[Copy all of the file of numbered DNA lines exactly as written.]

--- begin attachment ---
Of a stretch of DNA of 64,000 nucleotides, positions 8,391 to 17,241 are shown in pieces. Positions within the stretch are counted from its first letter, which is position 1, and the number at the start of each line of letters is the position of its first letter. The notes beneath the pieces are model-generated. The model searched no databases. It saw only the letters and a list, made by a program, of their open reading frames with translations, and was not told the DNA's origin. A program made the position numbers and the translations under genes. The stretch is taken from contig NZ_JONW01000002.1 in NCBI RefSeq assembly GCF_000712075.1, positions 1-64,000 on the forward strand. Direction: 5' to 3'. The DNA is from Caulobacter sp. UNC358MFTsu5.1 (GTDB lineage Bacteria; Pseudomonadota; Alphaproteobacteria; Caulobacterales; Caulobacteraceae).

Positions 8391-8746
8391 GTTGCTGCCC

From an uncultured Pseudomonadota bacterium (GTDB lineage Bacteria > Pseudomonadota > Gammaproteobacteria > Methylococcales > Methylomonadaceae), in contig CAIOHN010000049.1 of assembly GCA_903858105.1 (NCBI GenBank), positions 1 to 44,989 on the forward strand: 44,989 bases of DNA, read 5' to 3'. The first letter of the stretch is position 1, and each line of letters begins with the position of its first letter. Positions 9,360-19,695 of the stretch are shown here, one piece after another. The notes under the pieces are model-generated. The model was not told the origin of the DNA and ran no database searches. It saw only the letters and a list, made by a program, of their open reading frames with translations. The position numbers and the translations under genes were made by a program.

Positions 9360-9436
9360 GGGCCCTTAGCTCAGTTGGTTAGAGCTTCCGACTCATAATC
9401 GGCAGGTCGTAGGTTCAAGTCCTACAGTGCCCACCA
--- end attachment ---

Of a stretch of DNA of 64,000 nucleotides, positions 8,391 to 17,241 are shown in pieces. Positions within the stretch are counted from its first letter, which is position 1, and the number at the start of each line of letters is the position of its first letter. The notes beneath the pieces are model-generated. The model searched no databases. It saw only the letters and a list, made by a program, of their open reading frames with translations, and was not told the DNA's origin. A program made the position numbers and the translations under genes. The stretch is taken from contig NZ_JONW01000002.1 in NCBI RefSeq assembly GCF_000712075.1, positions 1-64,000 on the forward strand. Direction: 5' to 3'. The DNA is from Caulobacter sp. UNC358MFTsu5.1 (GTDB lineage Bacteria; Pseudomonadota; Alphaproteobacteria; Caulobacterales; Caulobacteraceae).

Positions 8391-8746
8391 GTTGCTGCCC

From an uncultured Pseudomonadota bacterium (GTDB lineage Bacteria > Pseudomonadota > Gammaproteobacteria > Methylococcales > Methylomonadaceae), in contig CAIOHN010000049.1 of assembly GCA_903858105.1 (NCBI GenBank), positions 1 to 44,989 on the forward strand: 44,989 bases of DNA, read 5' to 3'. The first letter of the stretch is position 1, and each line of letters begins with the position of its first letter. Positions 9,360-19,695 of the stretch are shown here, one piece after another. The notes under the pieces are model-generated. The model was not told the origin of the DNA and ran no database searches. It saw only the letters and a list, made by a program, of their open reading frames with translations. The position numbers and the translations under genes were made by a program.

Positions 9360-9436
9360 GGGCCCTTAGCTCAGTTGGTTAGAGCTTCCGACTCATAATC
9401 GGCAGGTCGTAGGTTCAAGTCCTACAGTGCCCACCA